Mountaineering Training | Dedicate your effort

Posted by: | December 10, 2012
Categories: *Mountaineering Fitness & Training

If you’ve been following the blog posts, you’ve been doing some rigorous training - and it will pay off. I’m always looking for a little extra motivation or meaning in my routines and I’m often thinking about how to maintain the momentum that will carry me up the hill!

As humans, we dedicate art, buildings, books and many other things. Often to loved ones, sometimes to causes.  We can dedicate any effort. A mountain climb for example - to someone or something we care for. It can even be anonymous. Perhaps the person isn’t with us anymore, a team you once were part of, it could be your next-door neighbor!

Personally, I’ll do it when I’m taking on something that will test my limits, or something that I’ve not had success with in the past. This process feels very tangible, “I’m grateful for what you did for me, I’m going to do this thing for you”.

And it goes both ways. Someone once told me they found the stamina to go to the top of a mountain as a token of gratitude for the encouragement I gave them ... I’ll never forget that.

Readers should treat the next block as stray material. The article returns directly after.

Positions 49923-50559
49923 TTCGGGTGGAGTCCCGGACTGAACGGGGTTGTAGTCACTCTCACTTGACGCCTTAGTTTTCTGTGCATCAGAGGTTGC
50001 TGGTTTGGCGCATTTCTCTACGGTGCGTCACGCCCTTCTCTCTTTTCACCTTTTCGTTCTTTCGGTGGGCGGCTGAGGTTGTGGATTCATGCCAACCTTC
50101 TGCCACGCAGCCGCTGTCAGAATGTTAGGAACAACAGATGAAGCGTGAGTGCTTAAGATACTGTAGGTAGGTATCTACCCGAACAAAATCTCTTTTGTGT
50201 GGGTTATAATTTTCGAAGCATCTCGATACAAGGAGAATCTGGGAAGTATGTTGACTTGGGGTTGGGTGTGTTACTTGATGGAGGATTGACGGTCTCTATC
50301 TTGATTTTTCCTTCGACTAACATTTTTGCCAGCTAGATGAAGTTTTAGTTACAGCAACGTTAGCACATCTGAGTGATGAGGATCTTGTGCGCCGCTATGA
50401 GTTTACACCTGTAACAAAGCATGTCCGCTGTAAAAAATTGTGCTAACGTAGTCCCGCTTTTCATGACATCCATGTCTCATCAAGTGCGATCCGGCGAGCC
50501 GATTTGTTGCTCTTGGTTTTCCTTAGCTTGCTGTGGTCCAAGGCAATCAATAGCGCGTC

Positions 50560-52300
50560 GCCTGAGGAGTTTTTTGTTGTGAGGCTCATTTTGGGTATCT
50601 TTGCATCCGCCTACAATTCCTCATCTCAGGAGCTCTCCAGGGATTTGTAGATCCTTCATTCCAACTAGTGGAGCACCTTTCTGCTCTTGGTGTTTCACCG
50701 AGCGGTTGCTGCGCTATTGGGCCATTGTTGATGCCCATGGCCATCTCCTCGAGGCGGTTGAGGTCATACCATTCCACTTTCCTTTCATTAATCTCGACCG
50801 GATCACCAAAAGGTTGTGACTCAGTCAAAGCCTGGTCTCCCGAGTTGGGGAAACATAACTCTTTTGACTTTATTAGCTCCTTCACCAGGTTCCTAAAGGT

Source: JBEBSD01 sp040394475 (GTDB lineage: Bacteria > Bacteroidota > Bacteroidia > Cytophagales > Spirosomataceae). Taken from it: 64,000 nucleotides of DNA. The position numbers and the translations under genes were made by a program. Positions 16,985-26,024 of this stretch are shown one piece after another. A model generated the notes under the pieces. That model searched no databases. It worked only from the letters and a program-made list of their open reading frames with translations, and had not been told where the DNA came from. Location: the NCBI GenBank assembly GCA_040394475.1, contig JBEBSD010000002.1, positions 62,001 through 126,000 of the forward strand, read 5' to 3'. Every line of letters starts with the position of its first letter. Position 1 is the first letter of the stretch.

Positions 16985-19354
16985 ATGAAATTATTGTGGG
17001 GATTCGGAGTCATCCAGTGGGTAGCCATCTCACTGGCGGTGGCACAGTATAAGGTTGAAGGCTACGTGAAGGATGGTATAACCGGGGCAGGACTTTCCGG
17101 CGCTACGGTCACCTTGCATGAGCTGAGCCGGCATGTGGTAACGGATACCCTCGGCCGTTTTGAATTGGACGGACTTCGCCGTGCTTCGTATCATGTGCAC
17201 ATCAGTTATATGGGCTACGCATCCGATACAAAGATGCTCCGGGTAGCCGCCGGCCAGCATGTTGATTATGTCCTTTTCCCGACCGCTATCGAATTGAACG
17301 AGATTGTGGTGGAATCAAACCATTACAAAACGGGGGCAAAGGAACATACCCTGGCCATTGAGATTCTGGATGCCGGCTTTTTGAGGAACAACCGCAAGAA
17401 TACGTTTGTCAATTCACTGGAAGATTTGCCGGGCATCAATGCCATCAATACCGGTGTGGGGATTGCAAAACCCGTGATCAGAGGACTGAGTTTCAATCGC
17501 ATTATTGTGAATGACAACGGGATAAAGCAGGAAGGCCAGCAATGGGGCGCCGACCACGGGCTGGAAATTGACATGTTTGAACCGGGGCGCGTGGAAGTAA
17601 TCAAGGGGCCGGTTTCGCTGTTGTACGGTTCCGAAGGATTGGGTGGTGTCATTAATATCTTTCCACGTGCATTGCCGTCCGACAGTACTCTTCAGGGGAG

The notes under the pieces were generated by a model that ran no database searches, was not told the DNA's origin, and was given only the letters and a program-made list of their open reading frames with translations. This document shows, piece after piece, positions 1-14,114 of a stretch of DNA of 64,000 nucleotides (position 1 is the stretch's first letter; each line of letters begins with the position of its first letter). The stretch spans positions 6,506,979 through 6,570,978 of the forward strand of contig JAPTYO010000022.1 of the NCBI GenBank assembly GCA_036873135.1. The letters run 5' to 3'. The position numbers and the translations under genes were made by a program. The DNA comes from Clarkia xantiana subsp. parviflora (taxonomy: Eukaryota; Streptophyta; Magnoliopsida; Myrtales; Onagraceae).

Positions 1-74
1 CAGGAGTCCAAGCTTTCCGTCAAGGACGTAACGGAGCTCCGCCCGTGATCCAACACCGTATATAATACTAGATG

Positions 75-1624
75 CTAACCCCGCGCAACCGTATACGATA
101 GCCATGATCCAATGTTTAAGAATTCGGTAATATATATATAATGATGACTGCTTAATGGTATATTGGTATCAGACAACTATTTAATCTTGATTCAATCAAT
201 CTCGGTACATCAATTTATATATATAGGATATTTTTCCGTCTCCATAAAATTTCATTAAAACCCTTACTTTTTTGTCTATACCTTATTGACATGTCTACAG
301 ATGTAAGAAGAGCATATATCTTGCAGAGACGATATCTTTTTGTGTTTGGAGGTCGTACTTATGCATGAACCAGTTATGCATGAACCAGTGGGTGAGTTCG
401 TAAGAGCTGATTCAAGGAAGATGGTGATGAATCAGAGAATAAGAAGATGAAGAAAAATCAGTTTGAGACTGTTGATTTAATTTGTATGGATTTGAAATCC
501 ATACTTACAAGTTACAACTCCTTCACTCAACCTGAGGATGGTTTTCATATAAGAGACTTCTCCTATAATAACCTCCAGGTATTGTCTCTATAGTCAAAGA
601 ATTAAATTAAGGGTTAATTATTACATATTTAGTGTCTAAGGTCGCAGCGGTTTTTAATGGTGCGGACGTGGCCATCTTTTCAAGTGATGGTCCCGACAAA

When I start dedicating that next mile, thousand feet, workout or climb to someone who has helped me, all of a sudden I’m no longer going solo. I have a supporter, a team or my family behind me. It improves the quality of what I’m doing.

Credit for this idea to Seth Godin, an inspirational out-of-the-box thinker whom I respect.

- John Colver

             
John Colver is a longtime climber, former mountain guide, and certified personal trainer with the American Council of Exercise. Colver introduced outdoor fitness classes to athletic clubs throughout the greater Puget Sound region before creating his adventX brand. Currently, adventX leads training programs in Seattle and Colver presents clinics on outdoor fitness at companies such as Microsoft, Boeing, the American Lung Association, and REI. Colver lives in Seattle.

Questions? Comments? Share your thoughts with John and other readers on the RMI Blog!

A RMI Climber on the summit of Mt. Rainier - Photo: Peter Whittaker

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